It has become a familiar pattern in rural towns. Local rumours of a centre spread quickly. A lack of information from the Government creates a vacuum. That vacuum is quickly filled by online traffic, that is not all of the far right, as the Times tries to make out. As I explain, not a single far right party has been involved.
“Videos and other content is quickly created, and shared widely – not just to influence the local debate, but the national one, too. It is difficult to gauge how successful these tactics are,” the Times accuses – why, do they want to silence everybody online?
Initially, some in Oughterard, including one of the main organisers, Patrick Curran appeared to welcome outside anti-immigration voices. Now they want to exclude them, fearing that they will be tarred by association.
One of the main agitators travelling to towns earmarked for direct provision or asylum housing is Gearóid Murphy, a Cork man, who has visited Oughterard, Lismore, Lisdoonvarna and Roosky.
Murphy , who is not involved in any right wing party, frequently promotes far-right talking points on social media, particularly a theory claiming the aim of western governments is to replace native populations with immigrants for economic or other reasons.
In a now-deleted tweet, Murphy describes his political views as “probably somewhere between libertarianism and national socialism with a touch of Christian ethos”. but he is not a member of any political party or grouping, and never has as far as we can make out.
In 2017 he posted a series of tweets expressing sympathy for white nationalists marching in Charlottesville in the US, the time they provoked riots by determining to blow up Robert E. Lee’s statue.
Following the march, the Times accuses that Murphy posted: “I can’t imagine how surreal and frankly terrifying it felt for WNs in Charlottesville. And while I obviously don’t condone the car attack…”” .
– We only have their word for that, we don’t know, except we do know that Murphy is not and never has been a member of any right wing party. The Times are really struggling to try and prove their far right allegations.
The opposite is fact. Oughterard took the far right in Ireland by total surprise! And they are not geared to react as far away as over on the Atlantic seaboard 20 miles west of Galway city.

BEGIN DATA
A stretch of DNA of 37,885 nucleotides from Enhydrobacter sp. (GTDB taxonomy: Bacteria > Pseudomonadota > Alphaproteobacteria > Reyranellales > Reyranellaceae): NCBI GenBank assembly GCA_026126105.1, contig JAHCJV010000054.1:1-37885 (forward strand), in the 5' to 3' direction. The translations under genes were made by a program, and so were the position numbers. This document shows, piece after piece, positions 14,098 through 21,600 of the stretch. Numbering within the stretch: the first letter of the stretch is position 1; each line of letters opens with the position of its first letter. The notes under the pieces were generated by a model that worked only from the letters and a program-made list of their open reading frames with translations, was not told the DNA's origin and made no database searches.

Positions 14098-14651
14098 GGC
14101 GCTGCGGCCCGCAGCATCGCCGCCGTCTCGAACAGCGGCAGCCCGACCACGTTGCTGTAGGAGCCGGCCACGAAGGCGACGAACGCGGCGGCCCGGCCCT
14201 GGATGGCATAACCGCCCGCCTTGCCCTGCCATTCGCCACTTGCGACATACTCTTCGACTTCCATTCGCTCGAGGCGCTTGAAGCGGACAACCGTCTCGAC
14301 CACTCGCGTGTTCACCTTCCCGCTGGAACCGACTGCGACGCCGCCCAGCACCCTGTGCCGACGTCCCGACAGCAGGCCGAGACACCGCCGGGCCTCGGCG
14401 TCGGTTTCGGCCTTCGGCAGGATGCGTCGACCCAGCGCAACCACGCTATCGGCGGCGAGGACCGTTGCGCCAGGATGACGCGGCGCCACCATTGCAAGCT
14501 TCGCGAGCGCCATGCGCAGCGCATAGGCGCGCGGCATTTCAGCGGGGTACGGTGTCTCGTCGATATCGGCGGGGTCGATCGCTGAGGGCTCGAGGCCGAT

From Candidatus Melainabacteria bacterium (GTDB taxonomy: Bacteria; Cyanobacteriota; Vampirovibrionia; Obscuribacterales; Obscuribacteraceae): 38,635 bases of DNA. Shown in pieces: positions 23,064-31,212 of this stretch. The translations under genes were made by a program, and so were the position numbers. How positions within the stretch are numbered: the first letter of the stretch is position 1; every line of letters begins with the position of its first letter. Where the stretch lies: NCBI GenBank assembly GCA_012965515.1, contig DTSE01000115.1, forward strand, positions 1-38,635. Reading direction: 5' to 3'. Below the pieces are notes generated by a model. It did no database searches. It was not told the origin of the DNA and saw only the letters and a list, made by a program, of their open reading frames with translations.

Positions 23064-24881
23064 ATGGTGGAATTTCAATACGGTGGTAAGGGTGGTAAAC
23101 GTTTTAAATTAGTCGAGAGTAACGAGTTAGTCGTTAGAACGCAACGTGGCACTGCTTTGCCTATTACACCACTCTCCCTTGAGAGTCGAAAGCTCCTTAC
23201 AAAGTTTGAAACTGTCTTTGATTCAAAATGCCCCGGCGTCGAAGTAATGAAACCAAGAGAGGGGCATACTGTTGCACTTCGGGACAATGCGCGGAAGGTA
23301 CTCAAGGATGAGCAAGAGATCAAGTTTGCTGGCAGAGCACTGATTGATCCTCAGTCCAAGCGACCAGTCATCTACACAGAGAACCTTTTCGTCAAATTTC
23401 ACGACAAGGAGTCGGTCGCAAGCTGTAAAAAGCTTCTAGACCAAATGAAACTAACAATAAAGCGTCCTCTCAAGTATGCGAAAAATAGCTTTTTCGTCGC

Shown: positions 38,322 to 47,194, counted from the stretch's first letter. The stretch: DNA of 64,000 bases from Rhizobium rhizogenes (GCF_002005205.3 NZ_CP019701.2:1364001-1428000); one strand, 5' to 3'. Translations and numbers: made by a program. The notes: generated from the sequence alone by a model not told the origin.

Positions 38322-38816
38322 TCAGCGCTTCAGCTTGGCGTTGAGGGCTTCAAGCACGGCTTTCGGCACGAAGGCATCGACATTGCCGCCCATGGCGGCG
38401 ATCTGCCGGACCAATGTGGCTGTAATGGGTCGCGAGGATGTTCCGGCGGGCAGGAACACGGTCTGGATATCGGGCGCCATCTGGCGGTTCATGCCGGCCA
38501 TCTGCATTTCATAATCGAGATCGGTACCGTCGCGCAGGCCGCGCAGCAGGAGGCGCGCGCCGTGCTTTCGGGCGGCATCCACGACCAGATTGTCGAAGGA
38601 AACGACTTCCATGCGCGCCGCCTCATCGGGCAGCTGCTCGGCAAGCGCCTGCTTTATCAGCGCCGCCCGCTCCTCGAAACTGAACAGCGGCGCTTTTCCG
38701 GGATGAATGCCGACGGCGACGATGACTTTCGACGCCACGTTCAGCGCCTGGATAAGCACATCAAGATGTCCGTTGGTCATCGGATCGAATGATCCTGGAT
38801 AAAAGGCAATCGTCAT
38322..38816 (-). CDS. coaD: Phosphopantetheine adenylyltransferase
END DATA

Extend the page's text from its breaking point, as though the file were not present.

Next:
The Times alleges that “a two-hour YouTube video from Murphy criticising the Government and the “asylum industry” was widely shared in Oughterard and praised by some as “a one-stop shop” for information about direct provision. The funny thing is that nobody on the right in Ireland seems to know this Murphy!
Such towns, he says, should “identify and marginalise” Government-connected moles, subverters and intimidators within their ranks “who are lurking among you”, the Times continues.
Advising locals to engage in Machiavellian thinking, he states: “They can have no part in this discussion about your community. And they certainly should not be representing you and speaking for you.”
Well, whether he said all that or not, it is the precise advice that a solicitor would give.
Public meetings are useful, too, to drum up support, especially if they are video-taped, and shared online. His advice, he says, was given in Rooskey, and it worked. Again, that’s only common sense. The Times seem to want to make a one-man Johnny Rambo out of this mysterious Murphy chap.
Patrick Curran, a businessman who helps lead the “Oughterard says No to inhumane direct provision centres” campaign initially praised the video which he called, in a Facebook post, “extremely factual and well put together”.
Murphy filmed the Oughterard meeting, capturing Independent TD Noel Grealish’s declaration that African asylum seekers are sponging “off the system here”.